Elastic imaging and its benefits — Permian Basin example
David Langton, Alex Biholar, Kenton Shaw, Steve Adams, Mike Bradshaw, Jeff Codd, Xiaoling Tan, Allon Bartana and David Kessler
Journal name: First Break
Issue: Vol 37, No 12, December 2019 pp. 69 - 77
Special topic: Data Processing
Info: Article, PDF ( 8.67Mb )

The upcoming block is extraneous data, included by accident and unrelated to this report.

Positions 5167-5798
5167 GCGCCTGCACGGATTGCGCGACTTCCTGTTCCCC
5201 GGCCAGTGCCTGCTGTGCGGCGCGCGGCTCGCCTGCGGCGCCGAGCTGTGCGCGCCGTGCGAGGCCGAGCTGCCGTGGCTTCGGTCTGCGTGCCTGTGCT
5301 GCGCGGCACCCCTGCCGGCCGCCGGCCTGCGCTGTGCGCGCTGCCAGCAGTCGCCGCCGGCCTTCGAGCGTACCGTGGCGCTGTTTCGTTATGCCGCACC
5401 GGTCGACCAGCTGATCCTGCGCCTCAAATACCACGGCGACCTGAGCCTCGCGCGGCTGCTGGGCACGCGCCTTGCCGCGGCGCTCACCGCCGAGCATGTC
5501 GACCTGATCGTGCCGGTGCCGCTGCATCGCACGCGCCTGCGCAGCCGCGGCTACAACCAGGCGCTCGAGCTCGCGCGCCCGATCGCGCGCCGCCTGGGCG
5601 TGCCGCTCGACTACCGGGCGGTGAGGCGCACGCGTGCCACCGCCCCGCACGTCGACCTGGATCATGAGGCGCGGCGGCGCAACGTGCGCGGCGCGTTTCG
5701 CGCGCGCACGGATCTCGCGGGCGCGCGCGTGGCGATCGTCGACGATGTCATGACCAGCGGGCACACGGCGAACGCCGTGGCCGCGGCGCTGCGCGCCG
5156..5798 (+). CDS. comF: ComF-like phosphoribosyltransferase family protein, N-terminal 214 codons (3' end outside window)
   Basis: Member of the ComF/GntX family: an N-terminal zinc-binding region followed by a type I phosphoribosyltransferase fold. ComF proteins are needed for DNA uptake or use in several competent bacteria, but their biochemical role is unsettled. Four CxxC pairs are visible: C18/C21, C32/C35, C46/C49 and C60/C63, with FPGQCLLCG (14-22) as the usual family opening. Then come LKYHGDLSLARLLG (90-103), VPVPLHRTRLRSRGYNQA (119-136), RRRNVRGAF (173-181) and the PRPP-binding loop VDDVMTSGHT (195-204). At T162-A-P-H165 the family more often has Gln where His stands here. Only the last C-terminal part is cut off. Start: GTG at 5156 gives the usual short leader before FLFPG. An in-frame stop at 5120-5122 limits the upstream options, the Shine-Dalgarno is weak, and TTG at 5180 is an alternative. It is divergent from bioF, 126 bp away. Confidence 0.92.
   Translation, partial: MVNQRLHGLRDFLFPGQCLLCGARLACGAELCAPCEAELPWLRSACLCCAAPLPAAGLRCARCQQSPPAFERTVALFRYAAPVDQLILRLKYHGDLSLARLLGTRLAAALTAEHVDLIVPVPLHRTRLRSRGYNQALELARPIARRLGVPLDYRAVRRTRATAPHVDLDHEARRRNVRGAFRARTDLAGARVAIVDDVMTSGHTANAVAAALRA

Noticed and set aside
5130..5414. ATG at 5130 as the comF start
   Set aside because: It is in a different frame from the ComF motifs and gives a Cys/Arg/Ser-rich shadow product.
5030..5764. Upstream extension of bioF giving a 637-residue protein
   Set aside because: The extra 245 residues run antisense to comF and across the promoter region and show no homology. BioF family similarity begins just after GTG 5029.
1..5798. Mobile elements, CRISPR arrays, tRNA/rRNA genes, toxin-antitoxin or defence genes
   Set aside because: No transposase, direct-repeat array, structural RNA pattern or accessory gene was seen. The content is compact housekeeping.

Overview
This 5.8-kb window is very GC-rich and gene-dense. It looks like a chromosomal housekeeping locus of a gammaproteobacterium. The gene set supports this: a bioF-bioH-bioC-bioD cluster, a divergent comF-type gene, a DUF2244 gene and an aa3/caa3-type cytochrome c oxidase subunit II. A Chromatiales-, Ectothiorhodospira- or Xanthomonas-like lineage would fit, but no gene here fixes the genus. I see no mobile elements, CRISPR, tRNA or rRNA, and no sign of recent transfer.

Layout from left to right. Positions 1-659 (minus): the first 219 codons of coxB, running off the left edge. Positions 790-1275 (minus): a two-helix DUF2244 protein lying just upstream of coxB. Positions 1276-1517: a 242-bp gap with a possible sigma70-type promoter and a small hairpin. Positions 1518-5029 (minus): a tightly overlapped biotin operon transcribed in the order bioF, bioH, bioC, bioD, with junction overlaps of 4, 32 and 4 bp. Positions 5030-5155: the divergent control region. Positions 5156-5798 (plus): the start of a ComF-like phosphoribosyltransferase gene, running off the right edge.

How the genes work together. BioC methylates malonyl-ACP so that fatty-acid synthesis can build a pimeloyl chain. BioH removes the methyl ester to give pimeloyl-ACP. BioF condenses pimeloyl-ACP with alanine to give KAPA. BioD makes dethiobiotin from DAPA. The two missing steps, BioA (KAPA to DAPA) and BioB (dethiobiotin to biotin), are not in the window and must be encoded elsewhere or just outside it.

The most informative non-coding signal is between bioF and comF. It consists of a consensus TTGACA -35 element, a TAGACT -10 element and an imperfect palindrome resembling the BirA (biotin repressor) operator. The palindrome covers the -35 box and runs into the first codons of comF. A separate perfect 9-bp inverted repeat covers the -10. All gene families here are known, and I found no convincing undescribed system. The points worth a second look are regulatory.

Seismic imaging has been continuously advancing since the early days of computer revolution in the 1970s. Practical imaging during this time was carried out only in two dimensions using simplified wave equations on poststack data. Subsequently, in the early 1980s algorithm improvements in wave equation migration after the introduction of one-way phase shift methods and two-way reverse time migration occurred. Concurrently, improvements in ray-based Kirchhoff migration emerged after the introduction of eikonal and wavefront reconstruction solvers for calculation of travel times. In the late 1980s, 3D prestack Kirchhoff migration began to be used. By the early 1990s, 3D wave equation poststack migration began to be used and was followed shortly by implementation of wave equation prestack migration. After the turn of the century, 3D prestack reverse time migration became practical, and a few years later VTI, TTI, and orthorhombic rheology were introduced into the imaging.